Abandoned after an accident, baby Mowgli is taken and raised by a family of wolves. As the boy grows older, the wise panther Bagheera realizes he must be returned to his own kind in the nearby man-village. Baloo the bear however thinks differently, taking the young Mowgli under his wing and teaching him that living in the jungle is the best life there is. Bagheera realizes that Mowgli is in danger, particularly from Shere Khan the tiger who hates all people. When Baloo finally comes around, Mowgli runs off into the jungle where he survives a second encounter with Kaa the snake and finally, with Shere Khan. It's the sight of a pretty girl however that gets Mowgli to go to the nearby man-village and stay there.Written by
When Gregory Peck was the President of the Academy of Motion Picture Arts and Sciences, he tried his hardest to get a full-length animated feature film (most notably the The Jungle Book (1967)) not only nominated for the Academy Award for Best Picture, but also to actually win the award. He resigned as president in 1970 when other members didn't agree with him about animated films being nominated for the award. It would be over twenty years later before the Academy would reconsider, allowing another animated film and Disney film, Beauty and the Beast (1991), to be nominated. See more »
When Bagheera is trying to pull Mowgli away from the tree, you can hear Bagheera demand "Let go, you", and Mowgli replies, "You let go of me!" However, neither of their mouths are moving. See more »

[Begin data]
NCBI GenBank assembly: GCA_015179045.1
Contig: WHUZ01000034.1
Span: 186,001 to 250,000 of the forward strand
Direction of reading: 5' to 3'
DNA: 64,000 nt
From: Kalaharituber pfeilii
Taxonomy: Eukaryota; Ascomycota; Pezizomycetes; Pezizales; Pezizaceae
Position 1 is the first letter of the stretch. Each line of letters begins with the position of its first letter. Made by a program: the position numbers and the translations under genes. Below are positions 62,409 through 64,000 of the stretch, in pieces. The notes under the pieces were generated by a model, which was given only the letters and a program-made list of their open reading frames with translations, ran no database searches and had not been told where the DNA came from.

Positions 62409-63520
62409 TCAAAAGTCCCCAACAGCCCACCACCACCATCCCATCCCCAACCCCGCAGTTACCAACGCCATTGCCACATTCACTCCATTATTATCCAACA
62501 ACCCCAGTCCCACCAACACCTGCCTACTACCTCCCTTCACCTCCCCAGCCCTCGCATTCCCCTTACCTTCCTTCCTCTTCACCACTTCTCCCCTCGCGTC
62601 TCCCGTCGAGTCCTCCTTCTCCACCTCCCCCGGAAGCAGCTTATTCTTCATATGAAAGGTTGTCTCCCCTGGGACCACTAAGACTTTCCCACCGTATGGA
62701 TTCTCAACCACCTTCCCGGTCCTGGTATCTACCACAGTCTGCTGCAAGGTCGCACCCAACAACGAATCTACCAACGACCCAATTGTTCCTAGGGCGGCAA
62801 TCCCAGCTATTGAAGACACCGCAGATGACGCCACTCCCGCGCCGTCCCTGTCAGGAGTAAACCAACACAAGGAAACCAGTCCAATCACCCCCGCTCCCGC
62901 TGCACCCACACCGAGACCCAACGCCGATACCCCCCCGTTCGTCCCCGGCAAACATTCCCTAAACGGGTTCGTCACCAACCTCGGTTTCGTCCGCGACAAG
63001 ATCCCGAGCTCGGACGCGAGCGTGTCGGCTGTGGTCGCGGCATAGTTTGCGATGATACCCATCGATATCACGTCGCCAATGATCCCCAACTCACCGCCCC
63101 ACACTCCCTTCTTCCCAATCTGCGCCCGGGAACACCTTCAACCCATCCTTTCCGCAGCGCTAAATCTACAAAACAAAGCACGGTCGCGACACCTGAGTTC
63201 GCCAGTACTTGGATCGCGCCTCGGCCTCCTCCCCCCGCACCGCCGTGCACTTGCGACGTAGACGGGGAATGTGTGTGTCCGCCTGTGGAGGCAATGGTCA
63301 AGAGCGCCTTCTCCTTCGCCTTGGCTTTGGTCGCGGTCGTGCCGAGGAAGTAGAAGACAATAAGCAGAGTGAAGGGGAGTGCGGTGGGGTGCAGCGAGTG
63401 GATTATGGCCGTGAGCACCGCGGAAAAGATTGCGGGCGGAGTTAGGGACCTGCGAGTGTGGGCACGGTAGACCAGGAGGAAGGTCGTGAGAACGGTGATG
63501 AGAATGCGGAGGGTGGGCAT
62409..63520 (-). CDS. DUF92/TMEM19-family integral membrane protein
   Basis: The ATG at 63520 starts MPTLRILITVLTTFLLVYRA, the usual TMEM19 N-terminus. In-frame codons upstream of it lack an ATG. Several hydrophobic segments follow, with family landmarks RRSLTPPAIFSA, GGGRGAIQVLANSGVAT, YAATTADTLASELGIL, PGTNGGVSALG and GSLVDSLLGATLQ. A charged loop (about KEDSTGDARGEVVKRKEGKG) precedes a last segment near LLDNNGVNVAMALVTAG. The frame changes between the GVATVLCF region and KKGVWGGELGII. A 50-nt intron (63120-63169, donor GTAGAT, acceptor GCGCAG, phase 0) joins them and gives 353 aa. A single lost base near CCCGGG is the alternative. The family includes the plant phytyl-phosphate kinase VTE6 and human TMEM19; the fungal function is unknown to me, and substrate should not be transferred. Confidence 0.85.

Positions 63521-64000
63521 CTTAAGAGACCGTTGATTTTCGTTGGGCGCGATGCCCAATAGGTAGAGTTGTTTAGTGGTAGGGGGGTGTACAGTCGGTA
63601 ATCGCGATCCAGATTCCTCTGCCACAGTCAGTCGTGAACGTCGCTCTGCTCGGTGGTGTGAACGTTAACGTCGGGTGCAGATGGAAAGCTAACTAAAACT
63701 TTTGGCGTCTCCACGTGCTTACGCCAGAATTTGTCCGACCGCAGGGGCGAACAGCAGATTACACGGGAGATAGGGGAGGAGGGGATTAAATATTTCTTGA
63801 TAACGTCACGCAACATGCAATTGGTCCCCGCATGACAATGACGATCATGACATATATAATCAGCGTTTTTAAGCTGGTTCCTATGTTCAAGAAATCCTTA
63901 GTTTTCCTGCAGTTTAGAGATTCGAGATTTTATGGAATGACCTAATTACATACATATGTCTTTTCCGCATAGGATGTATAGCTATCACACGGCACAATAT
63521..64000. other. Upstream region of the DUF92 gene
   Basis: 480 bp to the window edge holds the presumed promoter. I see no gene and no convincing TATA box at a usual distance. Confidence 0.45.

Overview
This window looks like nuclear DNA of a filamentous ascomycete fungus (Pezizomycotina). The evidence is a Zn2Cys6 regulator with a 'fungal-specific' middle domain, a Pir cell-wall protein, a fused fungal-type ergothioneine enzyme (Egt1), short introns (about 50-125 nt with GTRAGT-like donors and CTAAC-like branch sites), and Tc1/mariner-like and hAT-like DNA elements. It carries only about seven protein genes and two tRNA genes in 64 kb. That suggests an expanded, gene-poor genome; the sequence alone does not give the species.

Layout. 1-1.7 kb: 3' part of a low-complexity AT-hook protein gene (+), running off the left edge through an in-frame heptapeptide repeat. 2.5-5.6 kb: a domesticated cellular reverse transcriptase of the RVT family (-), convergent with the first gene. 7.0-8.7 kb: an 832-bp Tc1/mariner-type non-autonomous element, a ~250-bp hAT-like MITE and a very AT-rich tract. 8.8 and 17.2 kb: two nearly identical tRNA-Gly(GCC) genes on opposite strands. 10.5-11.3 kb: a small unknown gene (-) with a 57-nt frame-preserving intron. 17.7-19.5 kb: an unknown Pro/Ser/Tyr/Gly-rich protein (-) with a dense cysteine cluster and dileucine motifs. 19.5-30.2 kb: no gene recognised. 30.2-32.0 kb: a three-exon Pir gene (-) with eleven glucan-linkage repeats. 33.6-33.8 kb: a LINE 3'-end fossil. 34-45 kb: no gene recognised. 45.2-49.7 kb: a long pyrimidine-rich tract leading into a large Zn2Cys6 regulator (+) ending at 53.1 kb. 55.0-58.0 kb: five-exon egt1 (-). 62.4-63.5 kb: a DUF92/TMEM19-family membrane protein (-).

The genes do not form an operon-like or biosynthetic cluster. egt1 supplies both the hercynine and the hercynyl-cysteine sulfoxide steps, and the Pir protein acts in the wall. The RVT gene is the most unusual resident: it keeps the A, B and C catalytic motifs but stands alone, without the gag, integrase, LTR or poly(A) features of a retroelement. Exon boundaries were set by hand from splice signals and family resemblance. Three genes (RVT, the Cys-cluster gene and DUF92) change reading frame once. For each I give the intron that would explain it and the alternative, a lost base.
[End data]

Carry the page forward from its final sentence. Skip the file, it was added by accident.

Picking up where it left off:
Many strange legends are told of these jungles of India, but none so strange as the story of a small boy named Mowgli. It all began when the silence of the jungle was broken by an unfamiliar sound.
[Sound of baby crying]
It was a sound like one never heard before in this part of the jungle. It was a man cub! Had I known how deeply I was to be involved, I would've obeyed my first impulse and walked away.
See more »
There are no end credits for this feature film. However, the credits are at the beginning. See more »
This movie is wonderful- don't let anyone convince you otherwise. The characters are memorable and a delight to watch, especially Sher Khan and Baloo the Bear. The songs, especially "I Wanna Be Like You" and the classic "Bare Necesseties" are fun to listen to, even as an adult. It is clear Walt Disney was a part of this project. I recommend it for all ages, kids will find it funny, and will fall in love with characters like the friendly Balloo, the worriesome panther Ballugha's parental instincts, and the hopelessly incompetent Kaa. Adults will find plot sweet, and the characters a joy to watch. Much better than anything Disney has made recently. 10/10
And Sher Khan is THE coolest Disney villain. Ever.
19 of 37 people found this review helpful.
Was this review helpful to you?
| Report this